Damn this New Math.
When I set out on this little project – something I dreamed up almost a year to the day while I sat in a hospital bed, the morning after my emergency appendectomy, thinking up some sort of goal to nail before I hit Forty – anyway, at the time I was able to sketch a little mental road map of all the stops I wanted to hit as I backtracked my road of life, including – and especially – all those little off-the-beaten-paths I meandered along at various points in the journey. (Right now – all of my former English teachers are gathering together and in some case, rising from the dead, in a bid to wreak unholy vengeance upon that last run-on sentence… and this one too.)
The point is, I knew every place I wanted to hit but like most well-laid plans, life likes to toss you the knuckle-slurve when you’re waiting on the high heat. And so – I meandered a bit as the year flew with breakneck speed. Sometimes one post would lead to another; as one memory gave me the know-how to crack another vault.
Which is why we come up with a #39 & 1/2. See – I always knew how this story would end – what the last post should be. No, I haven’t written #40 yet. Like all of these, I’ll sit down on the morning I publish it – stare at the blank “canvas” and then just let the thoughts pour onto the paper. That approach seems to have served me well thus far. So #40 isn’t written and won’t be until this Wednesday, when the kids are on the bus, the steam is rising from my coffee, my out-of-office message is employed and I’ve got nothing better to do than to close this little project out properly. I know where that post begins – how it continues – and where it all ends. I just don’t want to write it until the time is right.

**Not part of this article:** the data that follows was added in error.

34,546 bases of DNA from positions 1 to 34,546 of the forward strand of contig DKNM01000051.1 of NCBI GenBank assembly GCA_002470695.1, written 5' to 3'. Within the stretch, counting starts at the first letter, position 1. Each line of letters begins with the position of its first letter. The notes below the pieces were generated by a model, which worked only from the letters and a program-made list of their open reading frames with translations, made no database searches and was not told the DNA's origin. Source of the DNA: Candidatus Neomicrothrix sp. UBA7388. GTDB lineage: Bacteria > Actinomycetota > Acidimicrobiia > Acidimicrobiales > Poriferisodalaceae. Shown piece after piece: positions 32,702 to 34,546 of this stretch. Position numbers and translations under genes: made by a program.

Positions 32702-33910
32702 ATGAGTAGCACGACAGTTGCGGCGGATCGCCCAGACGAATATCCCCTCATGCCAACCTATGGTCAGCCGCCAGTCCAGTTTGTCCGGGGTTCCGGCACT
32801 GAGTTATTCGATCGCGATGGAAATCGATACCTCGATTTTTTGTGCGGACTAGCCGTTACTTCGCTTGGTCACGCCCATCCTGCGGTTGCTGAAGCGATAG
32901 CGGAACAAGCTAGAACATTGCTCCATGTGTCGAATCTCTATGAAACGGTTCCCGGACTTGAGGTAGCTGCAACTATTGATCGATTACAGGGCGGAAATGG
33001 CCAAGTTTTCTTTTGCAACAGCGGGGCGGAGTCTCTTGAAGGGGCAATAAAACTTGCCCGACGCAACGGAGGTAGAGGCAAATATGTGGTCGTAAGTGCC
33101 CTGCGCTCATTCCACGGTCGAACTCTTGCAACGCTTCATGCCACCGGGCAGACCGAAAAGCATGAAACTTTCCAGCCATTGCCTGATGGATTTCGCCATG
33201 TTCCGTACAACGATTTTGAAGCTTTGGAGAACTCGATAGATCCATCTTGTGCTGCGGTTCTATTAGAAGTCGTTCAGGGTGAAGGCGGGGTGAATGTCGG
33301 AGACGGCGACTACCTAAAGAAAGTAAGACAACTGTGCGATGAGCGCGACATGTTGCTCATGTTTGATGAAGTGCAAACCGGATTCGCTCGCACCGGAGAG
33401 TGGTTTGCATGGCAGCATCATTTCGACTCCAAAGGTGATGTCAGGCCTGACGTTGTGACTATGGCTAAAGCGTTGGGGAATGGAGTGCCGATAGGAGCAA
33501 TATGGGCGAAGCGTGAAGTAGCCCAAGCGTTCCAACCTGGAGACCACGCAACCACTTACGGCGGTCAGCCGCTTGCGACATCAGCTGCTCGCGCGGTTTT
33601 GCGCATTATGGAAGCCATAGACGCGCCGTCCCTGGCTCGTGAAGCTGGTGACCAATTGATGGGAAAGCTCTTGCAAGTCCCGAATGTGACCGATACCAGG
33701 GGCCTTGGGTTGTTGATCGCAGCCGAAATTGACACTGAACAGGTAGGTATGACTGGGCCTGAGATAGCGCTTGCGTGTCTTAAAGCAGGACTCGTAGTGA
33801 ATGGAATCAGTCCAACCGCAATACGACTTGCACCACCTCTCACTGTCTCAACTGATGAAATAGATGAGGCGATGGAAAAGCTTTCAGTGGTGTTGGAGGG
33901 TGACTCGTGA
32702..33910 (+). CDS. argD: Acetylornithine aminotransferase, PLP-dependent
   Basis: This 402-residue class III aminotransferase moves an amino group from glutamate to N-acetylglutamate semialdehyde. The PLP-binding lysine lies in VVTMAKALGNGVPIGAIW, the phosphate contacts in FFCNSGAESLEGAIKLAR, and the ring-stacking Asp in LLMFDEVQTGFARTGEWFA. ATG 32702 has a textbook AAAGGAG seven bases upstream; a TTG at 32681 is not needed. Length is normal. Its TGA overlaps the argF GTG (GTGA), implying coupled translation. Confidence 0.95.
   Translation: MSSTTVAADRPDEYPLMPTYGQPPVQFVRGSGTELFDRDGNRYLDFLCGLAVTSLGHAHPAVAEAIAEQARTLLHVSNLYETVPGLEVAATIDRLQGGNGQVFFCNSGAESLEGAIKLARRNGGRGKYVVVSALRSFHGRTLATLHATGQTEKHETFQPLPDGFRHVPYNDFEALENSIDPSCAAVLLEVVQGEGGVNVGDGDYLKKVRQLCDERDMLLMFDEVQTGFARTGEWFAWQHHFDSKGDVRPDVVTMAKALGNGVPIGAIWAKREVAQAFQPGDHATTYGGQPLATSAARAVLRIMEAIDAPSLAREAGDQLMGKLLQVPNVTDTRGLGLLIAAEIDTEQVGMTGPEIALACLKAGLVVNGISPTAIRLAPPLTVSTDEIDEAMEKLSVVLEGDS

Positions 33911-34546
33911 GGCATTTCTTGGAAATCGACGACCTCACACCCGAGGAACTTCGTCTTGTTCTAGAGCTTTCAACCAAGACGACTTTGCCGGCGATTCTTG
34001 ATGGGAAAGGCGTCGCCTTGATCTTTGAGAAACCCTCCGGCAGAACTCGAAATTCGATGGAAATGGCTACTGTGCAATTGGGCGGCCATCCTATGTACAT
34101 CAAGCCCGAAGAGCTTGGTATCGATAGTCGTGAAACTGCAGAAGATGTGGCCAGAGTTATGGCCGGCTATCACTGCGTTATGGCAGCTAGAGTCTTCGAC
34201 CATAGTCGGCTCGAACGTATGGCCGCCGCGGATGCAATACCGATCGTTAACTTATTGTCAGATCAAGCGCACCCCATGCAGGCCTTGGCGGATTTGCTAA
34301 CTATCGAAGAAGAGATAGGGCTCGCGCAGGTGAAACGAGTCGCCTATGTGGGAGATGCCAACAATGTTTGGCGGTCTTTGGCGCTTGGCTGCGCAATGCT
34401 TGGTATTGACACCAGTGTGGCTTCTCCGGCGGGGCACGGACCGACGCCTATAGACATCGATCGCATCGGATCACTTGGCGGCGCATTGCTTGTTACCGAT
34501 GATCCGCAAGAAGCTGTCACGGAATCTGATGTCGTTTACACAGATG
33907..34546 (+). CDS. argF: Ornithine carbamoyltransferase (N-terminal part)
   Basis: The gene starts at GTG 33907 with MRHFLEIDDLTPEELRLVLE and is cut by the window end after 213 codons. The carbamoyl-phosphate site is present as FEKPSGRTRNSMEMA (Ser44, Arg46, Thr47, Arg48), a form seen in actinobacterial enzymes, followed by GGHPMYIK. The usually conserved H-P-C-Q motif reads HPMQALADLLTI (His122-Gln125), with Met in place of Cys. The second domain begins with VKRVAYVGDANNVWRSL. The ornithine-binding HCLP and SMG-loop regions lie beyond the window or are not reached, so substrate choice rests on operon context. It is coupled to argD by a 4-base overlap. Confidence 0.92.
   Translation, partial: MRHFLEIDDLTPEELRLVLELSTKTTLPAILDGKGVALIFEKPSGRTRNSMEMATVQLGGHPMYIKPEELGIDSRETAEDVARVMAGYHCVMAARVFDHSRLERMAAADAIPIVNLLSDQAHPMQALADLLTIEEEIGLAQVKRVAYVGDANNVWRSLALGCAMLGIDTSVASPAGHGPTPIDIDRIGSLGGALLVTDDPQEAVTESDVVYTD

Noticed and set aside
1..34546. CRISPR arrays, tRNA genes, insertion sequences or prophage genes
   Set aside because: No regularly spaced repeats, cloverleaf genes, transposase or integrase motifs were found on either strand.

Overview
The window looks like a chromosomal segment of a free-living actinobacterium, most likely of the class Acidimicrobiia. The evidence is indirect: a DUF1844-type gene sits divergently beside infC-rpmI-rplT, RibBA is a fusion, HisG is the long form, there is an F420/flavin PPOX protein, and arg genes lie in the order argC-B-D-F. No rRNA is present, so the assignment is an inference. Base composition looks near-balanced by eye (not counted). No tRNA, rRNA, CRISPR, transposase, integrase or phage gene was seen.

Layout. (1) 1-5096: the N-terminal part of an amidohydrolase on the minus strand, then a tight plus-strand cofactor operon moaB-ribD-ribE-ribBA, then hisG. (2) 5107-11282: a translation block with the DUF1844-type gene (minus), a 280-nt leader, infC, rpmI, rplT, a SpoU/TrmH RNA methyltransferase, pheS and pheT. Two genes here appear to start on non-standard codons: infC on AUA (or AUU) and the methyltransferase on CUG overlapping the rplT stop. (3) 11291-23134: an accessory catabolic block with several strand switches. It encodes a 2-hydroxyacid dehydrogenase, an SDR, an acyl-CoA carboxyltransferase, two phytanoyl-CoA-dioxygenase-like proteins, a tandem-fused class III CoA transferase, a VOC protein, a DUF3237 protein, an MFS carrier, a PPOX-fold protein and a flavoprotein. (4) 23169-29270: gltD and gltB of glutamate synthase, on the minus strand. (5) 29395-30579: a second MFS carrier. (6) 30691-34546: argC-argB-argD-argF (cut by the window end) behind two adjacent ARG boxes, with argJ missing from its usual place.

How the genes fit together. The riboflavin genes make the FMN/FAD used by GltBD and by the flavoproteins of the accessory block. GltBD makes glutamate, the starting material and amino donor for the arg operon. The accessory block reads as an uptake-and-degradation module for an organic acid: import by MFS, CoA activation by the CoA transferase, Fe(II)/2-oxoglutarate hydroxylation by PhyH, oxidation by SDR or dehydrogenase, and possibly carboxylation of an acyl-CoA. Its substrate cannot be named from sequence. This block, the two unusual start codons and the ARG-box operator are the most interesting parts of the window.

With that prime piece of real estate occupied, and me fresh out of numbers – I decided to grab a fraction of bandwidth and lay down a bonus track. Call this one a kissing cousin to the piece I wrote last week in tribute to my friends.
As the saying goes, “Friends are the family you get to choose.” – or something like that. I fully subscribe to it. ‘Circle of Friends’ left no doubt. I love my friends wholly and completely. They had me at “Hello”. May we never have to say a final goodbye.
But – I can’t fully subscribe to what that saying implies. Not when I love my family – both immediate and extended – with equal passion and fervor. As I wrote last week, I’m a man of modest means when it comes to wealth. We’ve got enough to be comfortable – to get by – to live a happy life wanting for nothing; but when you factor in the various personalities that have entered my orbit over the years and never spun off (at least too far) – well, I’m the wealthiest man on the planet and got plenty to go around to share with the rest of ya’.
The same holds true for my family. Over the last year, I’ve paid tribute to so many of them – from my children Colin and Aria, to my wife Andi, to my parents and grandparents. And while I set out with one mission; to not hone in too closely on actual people for fear of leaving someone out or ruffling feathers; as I near the finish line I’ve decided to say “To Hell with that“. These people are way too important to me to let silly rules get in the way.
That said, I’m not planning on writing about every single branch of my family tree. Again – we’d be here for decades. No, I just wanted to touch on a few of them for whom I have some anecdotes to share. Some funny – some warm; all of them emblematic of the love I hold for every single member of my family. Some of you have known me almost Forty Years. When I think of those who met me shortly after my birth – and now listen to me ramble on out here in cyberspace – it brings me to my knees. I know watching my own kids grow has been equal parts eye-opening, a sucker-punch and heart-warming all at once. I can’t imagine seeing someone age Forty Years in a blink of an eye. Sure, it will happen – but not having done it yet, I can’t imagine it.
If I put myself in their shoes – it has to be equal parts humbling, inspiring, terrifying… and hopefully interesting. And that’s just gazing upon me – as run-of-the-mill as dudes come. Face it – it’s not like you’ve got some world class athlete or rocket scientist here. No – you got to watch a normal guy with the gift of gab let his fingers do the walking. There must be paint drying somewhere just aching for more viewers.